Today, in most data centers, cloud, no Structured Query Language (No-SQL) and analytics infrastructures have been largely deployed on a direct-attached storage (DAS) architecture and is generally a Total Cost of Ownership (TCO) -driven deployment.
The DAS approach binds the compute and storage resources together, preventing independent scaling and tech refresh cycles. The converged DAS model works very well at smaller scale, but as the infrastructure grows to a substantial size, wasted compute or storage can greatly affect the TCO of the environment. Since the DAS model is constrained by the available slots in a server, scale is limited and often quickly outgrown. In some compute heavy environments, there may be enough DAS allocated to the servers, but the work load needs more Central Processing Units (CPUs), therefore some of the allocated DAS stays unused when additional nodes are added. In addition, since the compute infrastructure is usually on a more aggressive tech-refresh cycle than the storage, converging them together in a single solution limits the flexibility for the tech-refresh. There is a trend to disaggregate at least the warm, cold, and archive data from the compute capacity, and use storage servers in separate racks as Internet Small Computer System Interface (iSCSI) targets to carve out the storage capacity. Hot data, especially if it resides on Solid State Disks (SSDs), is not easily moved to a disaggregated model because of network bandwidth and throughput requirements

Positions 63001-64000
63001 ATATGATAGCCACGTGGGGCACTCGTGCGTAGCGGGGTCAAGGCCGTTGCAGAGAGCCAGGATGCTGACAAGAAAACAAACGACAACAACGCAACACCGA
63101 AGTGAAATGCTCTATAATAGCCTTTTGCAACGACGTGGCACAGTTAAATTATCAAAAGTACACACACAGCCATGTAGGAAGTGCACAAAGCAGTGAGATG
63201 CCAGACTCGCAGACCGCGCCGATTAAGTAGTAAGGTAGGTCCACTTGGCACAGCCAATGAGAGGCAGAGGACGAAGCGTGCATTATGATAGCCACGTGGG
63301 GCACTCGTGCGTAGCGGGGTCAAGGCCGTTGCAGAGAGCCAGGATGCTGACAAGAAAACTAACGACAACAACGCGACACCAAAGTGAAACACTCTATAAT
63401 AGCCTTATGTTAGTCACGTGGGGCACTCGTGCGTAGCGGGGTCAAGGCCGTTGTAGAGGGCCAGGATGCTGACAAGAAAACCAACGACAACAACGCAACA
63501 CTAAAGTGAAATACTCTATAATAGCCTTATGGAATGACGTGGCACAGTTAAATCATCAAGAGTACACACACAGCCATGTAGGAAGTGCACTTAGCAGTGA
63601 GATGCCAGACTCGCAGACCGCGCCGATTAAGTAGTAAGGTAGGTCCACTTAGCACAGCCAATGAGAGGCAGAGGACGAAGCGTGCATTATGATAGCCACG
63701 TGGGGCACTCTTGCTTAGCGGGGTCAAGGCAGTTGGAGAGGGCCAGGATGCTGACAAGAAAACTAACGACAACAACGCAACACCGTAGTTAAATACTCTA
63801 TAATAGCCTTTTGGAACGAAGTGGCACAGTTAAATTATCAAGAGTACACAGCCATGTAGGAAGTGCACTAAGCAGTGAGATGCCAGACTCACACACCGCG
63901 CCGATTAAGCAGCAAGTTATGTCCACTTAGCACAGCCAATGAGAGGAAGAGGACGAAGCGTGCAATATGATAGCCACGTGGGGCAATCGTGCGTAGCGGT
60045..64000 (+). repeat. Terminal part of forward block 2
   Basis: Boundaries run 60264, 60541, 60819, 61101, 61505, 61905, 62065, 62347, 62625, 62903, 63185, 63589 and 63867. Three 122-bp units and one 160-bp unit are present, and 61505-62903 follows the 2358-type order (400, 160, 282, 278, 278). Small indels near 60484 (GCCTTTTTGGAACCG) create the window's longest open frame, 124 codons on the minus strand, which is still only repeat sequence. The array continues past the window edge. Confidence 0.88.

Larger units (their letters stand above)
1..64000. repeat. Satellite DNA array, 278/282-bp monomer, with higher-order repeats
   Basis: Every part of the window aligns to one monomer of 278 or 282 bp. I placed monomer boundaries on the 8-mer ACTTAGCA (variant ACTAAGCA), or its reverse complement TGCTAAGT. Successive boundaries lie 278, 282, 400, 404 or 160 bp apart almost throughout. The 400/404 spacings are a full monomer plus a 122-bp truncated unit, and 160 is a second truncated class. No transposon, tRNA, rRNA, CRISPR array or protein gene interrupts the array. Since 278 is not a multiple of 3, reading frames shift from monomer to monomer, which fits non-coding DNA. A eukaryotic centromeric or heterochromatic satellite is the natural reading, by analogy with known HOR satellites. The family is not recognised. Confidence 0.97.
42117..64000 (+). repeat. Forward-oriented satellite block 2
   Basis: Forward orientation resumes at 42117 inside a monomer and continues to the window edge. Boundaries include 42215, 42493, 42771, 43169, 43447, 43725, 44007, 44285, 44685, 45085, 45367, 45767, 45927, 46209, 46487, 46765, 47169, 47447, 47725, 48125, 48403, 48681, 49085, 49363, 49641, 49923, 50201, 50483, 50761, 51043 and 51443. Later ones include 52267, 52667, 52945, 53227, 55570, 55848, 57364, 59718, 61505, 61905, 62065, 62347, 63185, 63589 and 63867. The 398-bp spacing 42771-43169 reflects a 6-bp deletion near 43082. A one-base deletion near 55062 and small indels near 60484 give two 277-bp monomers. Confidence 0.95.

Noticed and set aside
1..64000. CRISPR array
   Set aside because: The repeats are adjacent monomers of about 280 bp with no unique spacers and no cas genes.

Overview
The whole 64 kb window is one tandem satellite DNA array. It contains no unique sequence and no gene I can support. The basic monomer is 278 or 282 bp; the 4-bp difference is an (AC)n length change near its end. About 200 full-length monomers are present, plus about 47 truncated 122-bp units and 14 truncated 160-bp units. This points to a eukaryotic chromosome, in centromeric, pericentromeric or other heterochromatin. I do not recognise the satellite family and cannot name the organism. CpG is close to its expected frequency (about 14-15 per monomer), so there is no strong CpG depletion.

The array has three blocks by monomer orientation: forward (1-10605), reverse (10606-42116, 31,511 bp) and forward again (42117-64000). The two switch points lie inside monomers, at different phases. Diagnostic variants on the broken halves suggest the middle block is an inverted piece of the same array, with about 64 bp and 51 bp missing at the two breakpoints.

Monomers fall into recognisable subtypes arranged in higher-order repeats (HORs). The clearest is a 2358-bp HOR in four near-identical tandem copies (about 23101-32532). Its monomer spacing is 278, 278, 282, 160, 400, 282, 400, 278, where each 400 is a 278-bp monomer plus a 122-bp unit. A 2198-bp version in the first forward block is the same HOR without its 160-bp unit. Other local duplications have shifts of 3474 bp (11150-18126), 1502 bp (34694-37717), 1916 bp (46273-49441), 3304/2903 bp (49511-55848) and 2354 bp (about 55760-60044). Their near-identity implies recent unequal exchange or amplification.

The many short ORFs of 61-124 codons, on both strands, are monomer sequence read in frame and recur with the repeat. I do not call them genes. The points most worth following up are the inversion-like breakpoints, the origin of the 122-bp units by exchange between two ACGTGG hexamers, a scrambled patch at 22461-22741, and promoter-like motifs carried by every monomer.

The disaggregated iSCSI storage servers are basically commodity servers with just enough compute to drive the input/output (IO), and a large amount of storage to act as a pool of dense capacity. They can contain high performance SSDs, Hard Disk Drives (HDDs), or extremely low-cost, low-performance solutions such as Shingled Magnetic Recording (SMR) drive, depending on the workload performance and price requirements. In some SMR-based storage servers, a very thin layer of Non-Volatile Dual In-line Memory Module (NVDIMM) is used as a buffer to convert random write IOs to sequential for better efficiency
Some high-performance storage servers accommodate up to 240 terabytes (TB) of all-flash capacity sitting on a 12G Serial Attached SCSI (SAS) backend in 2 Rack Units (RUs), with two separate X86 servers in the same chassis, acting as “controllers” and a total of four, 40-Gigabit (40G) Ethernet connections (two on each server). There are other examples of very low cost, all-HDD storage servers with up to 109 6TB 3.5” Serial Advanced Technology Attachment (SATA) drives and two, single-core X86 controllers with 10G Ethernet connections to the network in a 4 RU stamp.
Carving out ISCSI target logical unit numbers (LUNs) in a storage rack and presenting them to various initiators in a different compute rack is a valid disaggregated model for storage in a scale-out architecture. In some instances using iSCSI Extensions for RDMA (ISER) with routable Remote Direct Memory Access (RDMA) can further speed up the throughput and input/output operations per second (IOPS) of the architecture. There is an added cost of the network upgrade that needs to be accounted for, usually around 20-25 percent of the total cost of the solution. The storage network needs a minimum of 40G connectivity on the storage servers and 10G connectivity on the initiator side. The network switches need to have extra-large buffers to prevent packet drops and in many cases priority flow control (PFC), explicit congestion notification (ECN), and quantized congestion notification (QCN) become necessary.
There are many ways to build a disaggregated storage model depending on use cases and requirements. In our next blog, we will cover how a disaggregated model benefits from a properly architected software platform, to gain not only value and utility, but essential features for the applications and the driving business needs.